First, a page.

But Aurora has repeatedly been proactive after these rare incidents, creating entire departments that focus on the relationship among the city's myriad cultures and police. Rather than alienate minorities, Aurora police work hard to gain their trust as the agency that serves and protects everyone equally. They're not perfect, but they're light years ahead of places like Ferguson.
If Aurora were to focus on the most important lesson the Ferguson calamity has taught the entire nation, it's about transparency. No matter what the outcome of investigations into Brown's death reveal, police and government officials there have made egregious and repeated errors by holding back information in such an explosive situation.
For Aurora to continue to enjoy its reputation of professionalism and fairness, it's important that the city move forward with a plan to create a police oversight board that can quickly react to a Ferguson situation if it were to happen here. The tentative structure of an oversight panel Aurora lawmakers are looking at now gives little more than lip service to the goal of transparency. Such a panel must be autonomous from police and politics, and it must have authority to investigate and report to the public, and no one else.
The Denver Post, Aug. 20, on journalist James Foley and the ultimate sacrifice:
There are certain people who are driven by a sense of mission to the most dangerous places on Earth.
Some are soldiers. Others are medical professionals. And still others are reporters.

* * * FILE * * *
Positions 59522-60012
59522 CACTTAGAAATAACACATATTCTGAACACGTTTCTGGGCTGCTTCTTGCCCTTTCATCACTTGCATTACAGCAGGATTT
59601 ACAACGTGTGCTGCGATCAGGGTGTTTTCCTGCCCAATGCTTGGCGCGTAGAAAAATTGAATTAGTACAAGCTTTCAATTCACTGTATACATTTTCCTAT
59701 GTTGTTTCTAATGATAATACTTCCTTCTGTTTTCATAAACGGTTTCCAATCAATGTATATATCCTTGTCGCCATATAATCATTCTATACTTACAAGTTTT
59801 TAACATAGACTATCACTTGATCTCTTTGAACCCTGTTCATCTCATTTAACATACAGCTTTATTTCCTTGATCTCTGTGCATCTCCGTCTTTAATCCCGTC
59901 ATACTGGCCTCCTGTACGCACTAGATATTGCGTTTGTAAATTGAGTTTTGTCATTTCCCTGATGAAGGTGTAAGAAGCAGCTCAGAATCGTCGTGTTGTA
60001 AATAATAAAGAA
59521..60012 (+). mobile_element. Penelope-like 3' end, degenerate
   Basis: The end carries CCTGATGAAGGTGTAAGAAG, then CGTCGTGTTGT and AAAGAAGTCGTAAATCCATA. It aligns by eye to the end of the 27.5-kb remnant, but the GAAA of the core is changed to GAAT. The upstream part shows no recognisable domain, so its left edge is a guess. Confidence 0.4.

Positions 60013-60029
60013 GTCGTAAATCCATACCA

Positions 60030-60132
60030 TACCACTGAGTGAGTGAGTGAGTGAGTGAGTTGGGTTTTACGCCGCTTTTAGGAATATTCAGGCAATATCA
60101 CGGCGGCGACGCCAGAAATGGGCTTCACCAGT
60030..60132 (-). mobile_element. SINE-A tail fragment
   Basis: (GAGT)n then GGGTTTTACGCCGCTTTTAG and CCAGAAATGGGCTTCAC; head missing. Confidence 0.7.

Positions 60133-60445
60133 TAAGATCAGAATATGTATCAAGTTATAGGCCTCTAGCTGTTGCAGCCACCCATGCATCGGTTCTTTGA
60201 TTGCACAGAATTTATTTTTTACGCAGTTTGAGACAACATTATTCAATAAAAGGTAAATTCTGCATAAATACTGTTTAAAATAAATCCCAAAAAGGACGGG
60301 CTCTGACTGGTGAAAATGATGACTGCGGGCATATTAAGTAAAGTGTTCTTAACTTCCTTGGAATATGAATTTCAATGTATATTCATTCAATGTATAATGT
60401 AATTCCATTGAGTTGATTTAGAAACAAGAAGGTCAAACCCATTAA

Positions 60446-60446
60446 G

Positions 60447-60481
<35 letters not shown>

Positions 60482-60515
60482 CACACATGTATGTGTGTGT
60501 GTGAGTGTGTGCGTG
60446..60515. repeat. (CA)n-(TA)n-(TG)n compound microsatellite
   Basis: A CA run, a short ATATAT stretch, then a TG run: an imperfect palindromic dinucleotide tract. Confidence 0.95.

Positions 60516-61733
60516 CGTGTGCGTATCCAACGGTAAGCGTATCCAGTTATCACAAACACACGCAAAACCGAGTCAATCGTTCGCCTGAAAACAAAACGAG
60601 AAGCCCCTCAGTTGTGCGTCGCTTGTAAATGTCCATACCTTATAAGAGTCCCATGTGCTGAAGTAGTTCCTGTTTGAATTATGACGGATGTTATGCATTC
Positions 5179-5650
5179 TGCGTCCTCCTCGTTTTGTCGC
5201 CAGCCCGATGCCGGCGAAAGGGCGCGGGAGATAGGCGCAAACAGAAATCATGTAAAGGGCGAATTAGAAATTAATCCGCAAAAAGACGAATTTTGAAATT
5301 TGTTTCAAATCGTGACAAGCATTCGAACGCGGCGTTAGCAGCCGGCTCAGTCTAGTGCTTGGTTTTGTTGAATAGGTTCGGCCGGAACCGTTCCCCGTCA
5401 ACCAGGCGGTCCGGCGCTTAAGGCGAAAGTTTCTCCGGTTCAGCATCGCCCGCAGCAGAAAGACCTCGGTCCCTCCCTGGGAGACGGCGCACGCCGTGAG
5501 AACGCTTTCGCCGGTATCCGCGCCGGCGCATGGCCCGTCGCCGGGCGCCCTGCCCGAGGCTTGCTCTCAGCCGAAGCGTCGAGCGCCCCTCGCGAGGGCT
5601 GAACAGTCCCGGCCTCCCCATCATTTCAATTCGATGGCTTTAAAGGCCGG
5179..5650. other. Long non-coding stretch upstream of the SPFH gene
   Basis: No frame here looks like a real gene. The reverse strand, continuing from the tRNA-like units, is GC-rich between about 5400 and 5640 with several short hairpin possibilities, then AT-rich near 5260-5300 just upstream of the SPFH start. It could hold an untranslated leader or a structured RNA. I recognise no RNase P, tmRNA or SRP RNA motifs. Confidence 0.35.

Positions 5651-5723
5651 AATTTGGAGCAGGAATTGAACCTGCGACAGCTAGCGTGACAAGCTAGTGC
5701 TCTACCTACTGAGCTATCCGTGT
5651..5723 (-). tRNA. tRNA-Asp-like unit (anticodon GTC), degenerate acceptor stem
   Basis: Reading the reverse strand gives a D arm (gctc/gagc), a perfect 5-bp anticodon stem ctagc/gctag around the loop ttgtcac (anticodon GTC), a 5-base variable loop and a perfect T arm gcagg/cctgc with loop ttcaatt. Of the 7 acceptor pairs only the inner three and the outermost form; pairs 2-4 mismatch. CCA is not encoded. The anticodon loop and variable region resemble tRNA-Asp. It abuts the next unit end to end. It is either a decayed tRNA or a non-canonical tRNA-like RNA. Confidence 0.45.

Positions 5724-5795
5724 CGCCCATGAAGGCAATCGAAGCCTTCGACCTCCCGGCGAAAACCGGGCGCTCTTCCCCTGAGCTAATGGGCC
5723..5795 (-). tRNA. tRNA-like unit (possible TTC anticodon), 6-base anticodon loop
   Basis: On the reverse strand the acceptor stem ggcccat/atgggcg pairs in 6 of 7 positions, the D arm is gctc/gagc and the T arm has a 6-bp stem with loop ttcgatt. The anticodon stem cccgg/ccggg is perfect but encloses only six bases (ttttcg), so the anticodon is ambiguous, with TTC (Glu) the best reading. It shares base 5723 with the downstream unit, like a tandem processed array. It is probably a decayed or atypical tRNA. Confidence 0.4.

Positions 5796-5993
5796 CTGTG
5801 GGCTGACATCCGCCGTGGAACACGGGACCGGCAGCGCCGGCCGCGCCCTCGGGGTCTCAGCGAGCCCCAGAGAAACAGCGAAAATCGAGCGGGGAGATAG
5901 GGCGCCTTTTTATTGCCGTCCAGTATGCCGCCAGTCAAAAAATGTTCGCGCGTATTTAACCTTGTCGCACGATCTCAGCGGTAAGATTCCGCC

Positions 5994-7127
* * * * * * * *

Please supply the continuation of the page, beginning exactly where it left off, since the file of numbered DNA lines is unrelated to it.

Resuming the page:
Freelance journalist James Foley was one of those people drawn to the front lines, and he paid for his passion with his life.
As President Obama said Wednesday, his beheading at the hands of Islamic militants "was an act of violence that shocked the conscience of the entire world."
To be sure, reporting from conflict zones, as Foley did, is treacherous and unpredictable. Indeed, while reporting in Libya in 2011, Foley was captured and held for 44 days.
Yet this high-risk work is imperative so the world can know what is really happening in remote and dangerous areas.
Without journalists like Foley, who are willing to put their lives on the line, many important stories would go untold.
His execution by the Islamic State of Iraq and the Levant is illustrative of the atrocities the group routinely engages in. His killing was truly barbaric.
We grieve with Foley's parents and loved ones. We also honor and respect the work that he did.
Daily Camera, Aug. 20, on GMOs on the ballot:
On Wednesday, a proposition over the labeling of genetically modified foods in Colorado was approved for the November ballot.